Starting Monday, the youngest students in Hamilton County Schools will be back in the classroom as district leaders adjust their reopening strategy and new COVID-19 cases continue to fall in the county.
Kindergarten through fifth grade students will return to school four days a week. Grades six through 12 will return to a hybrid phase of two days a week on campus for at least the next week.
Bryan Johnson, superintendent of Hamilton County Schools, said older students could return to the classroom full time the week of Feb. 8 if cases continue to drop.
"The most impactful place and the best place for a student, and I've heard this from teachers and leaders across our district, is in front of a teacher in the classroom," Johnson said. "Our teachers have been heroic. We started the year saying that, and I want to echo that."
The Hamilton County Board of Education placed the decision on reopening in the hands of Johnson and the school's task force last week. The board was expected to make a reopening decision during its Jan. 21 meeting but voted unanimously to defer to the superintendent.
Parents and community members who attended the meeting voiced support for children returning to the classroom. Area students have been online only since mid-December after cases spiked and the county experienced two of the most deadly months from the virus to date.
In recent weeks, though, cases and hospitalizations have dropped to levels mirroring mid-November, before the Thanksgiving surge. On Tuesday, the Hamilton County Health Department reported 202 new cases and 125 confirmed hospitalizations. The county is averaging 161 new cases a day in the past week, the second-lowest average in more than eight weeks.
The school district determines its learning phases based on the number of active cases in the county, as well as hospitalizations and the number of people in intensive care units. Johnson said the district may re-evaluate how it weighs active cases in its learning phase decisions as more area residents become vaccinated.
Teachers are in group 1b, according to the Tennessee Department of Health's vaccination plan, with an expected vaccination date beginning in February or March. Johnson said the county school system has a plan developed with a provider to bring vaccine doses on campuses to save teachers time waiting in line.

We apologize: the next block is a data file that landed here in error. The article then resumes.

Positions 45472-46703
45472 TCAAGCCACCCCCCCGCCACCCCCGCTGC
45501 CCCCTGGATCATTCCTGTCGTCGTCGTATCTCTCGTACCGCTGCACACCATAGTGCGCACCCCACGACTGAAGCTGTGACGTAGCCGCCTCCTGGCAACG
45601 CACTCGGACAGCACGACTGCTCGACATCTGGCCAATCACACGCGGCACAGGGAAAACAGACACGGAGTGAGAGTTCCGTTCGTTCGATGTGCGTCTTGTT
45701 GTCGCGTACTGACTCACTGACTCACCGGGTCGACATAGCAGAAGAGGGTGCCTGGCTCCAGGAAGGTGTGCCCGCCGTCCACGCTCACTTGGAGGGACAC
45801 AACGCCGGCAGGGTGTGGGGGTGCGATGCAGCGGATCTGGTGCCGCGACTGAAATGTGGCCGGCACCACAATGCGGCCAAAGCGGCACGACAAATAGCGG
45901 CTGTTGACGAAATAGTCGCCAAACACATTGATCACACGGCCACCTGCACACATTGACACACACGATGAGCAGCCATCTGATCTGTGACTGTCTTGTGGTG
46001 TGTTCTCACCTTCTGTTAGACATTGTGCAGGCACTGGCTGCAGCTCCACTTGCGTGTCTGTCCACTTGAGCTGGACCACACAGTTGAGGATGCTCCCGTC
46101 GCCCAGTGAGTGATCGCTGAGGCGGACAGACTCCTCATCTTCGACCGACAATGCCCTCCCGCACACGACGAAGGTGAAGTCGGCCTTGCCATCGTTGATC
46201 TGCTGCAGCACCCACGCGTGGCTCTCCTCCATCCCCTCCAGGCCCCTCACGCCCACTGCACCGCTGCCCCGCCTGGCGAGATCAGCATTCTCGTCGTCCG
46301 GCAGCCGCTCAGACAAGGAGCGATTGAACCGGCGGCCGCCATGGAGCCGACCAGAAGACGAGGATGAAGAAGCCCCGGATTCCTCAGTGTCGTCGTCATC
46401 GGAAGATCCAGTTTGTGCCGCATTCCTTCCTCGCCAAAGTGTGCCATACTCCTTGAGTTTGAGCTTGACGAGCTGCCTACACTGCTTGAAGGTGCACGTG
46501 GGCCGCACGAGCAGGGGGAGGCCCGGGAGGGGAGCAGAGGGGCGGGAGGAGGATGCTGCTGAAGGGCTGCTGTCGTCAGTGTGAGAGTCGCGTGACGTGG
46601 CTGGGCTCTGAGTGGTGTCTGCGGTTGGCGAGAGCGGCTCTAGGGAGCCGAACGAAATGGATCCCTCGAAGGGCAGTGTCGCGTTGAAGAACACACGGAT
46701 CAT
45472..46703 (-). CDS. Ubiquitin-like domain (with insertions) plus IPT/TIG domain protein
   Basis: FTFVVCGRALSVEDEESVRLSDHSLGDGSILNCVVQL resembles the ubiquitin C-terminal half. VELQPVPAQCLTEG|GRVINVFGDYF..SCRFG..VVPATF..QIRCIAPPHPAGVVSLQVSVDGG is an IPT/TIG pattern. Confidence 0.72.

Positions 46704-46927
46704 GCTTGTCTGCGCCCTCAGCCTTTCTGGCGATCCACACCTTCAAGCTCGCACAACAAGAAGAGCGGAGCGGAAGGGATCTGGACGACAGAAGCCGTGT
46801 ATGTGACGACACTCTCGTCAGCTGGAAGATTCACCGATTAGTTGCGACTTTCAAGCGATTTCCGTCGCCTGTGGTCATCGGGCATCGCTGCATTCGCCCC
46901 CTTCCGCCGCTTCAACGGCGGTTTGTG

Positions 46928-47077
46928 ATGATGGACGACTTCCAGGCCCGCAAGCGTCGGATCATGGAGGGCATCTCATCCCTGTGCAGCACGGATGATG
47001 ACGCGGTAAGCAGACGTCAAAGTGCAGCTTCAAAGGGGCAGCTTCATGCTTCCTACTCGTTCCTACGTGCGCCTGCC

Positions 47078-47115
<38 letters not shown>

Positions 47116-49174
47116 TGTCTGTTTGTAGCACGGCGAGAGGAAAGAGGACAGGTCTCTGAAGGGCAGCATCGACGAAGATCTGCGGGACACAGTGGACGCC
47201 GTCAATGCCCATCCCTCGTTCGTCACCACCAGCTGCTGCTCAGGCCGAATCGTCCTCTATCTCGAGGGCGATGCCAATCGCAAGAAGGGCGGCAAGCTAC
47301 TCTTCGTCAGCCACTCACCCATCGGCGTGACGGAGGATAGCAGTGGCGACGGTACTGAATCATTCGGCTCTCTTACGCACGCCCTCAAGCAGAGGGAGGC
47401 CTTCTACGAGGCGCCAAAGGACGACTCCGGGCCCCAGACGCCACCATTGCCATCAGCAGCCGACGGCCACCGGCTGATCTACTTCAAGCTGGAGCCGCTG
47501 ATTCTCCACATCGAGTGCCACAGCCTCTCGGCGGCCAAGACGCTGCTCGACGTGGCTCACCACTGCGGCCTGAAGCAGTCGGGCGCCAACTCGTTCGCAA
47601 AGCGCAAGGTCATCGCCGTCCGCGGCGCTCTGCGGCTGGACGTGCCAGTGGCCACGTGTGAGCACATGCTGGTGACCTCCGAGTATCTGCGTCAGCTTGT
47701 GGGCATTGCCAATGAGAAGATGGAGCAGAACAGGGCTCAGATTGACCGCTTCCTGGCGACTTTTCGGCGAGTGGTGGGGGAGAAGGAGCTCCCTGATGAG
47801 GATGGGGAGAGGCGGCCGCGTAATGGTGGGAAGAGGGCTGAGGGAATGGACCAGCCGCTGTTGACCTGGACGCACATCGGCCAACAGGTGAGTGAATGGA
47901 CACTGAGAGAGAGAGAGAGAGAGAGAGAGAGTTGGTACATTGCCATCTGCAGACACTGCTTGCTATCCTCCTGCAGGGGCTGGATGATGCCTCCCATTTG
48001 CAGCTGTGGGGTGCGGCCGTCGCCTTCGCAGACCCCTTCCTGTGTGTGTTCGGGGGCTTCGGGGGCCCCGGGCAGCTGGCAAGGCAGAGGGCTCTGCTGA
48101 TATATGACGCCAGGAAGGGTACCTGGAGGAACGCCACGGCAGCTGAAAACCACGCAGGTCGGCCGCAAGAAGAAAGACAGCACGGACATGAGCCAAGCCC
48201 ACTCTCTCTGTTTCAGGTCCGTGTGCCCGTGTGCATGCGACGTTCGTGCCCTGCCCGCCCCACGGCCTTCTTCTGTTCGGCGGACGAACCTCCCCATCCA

Dr. Charles Woods, chief medical officer at Children's Hospital at Erlanger and a member of the school's reopening task force, said there is no perfect plan to reopen schools but the county is continually evaluating its metrics.
"We feel like we know a lot more now than we did six or eight months ago," Woods said. "We will continue to know more, so this is a real-time effort looking at trends over time to make decisions."
Data released Tuesday by U.S. Centers for Disease Control and Prevention officials said the best available evidence in several studies across the United States does not suggest the virus is spreading in classrooms at the same rates as some worksites and living facilities. Last fall, the county health department and area leaders said increasing case counts among young people at the time were linked to extracurricular activities outside of schools and not to classrooms.
However, the latest report said decreasing the spread of COVID-19 in schools requires slowing community transmission through policies such as restricting indoor dining. Gov. Bill Lee began lifting restrictions on restaurants in May 2020, lifting all restrictions on gatherings in September. Hamilton County followed his lead by lifting restrictions in September, too.
The county and state have resisted reimposing restrictions on restaurants despite guidance from the former presidential administration that doing so would slow the spread of the virus.
The report did note an increased risk of transmission for students and school staff through sporting events and practices. Johnson said Hamilton County Schools will continue to follow crowd control measures to decrease the risk of spread. Winter sports seasons are ending soon, he said, and the coming spring sports season offers opportunities to compete and practice outdoors, which should lower the risk of transmission.
Sports, the arts and other extracurricular activities play an important role in student mental health, Johnson said.
"We want to make a press to do everything we can to offer these when and where it's safe," he said.
On Monday, the school district confirmed a COVID-19 exposure occurred during the Jan. 21 board meeting. Cody Patterson, communications officer for Hamilton County Schools, said all close contacts in the meeting room had been notified of their exposure.
While most people participating in the meeting wore masks, they are considered close contacts by the CDC if they were within 6 feet of someone who is infected for a total of 15 minutes over a 24-hour period.
Contact Wyatt Massey at firstname.lastname@example.org or 423-757-6249. Follow him on Twitter @news4mass.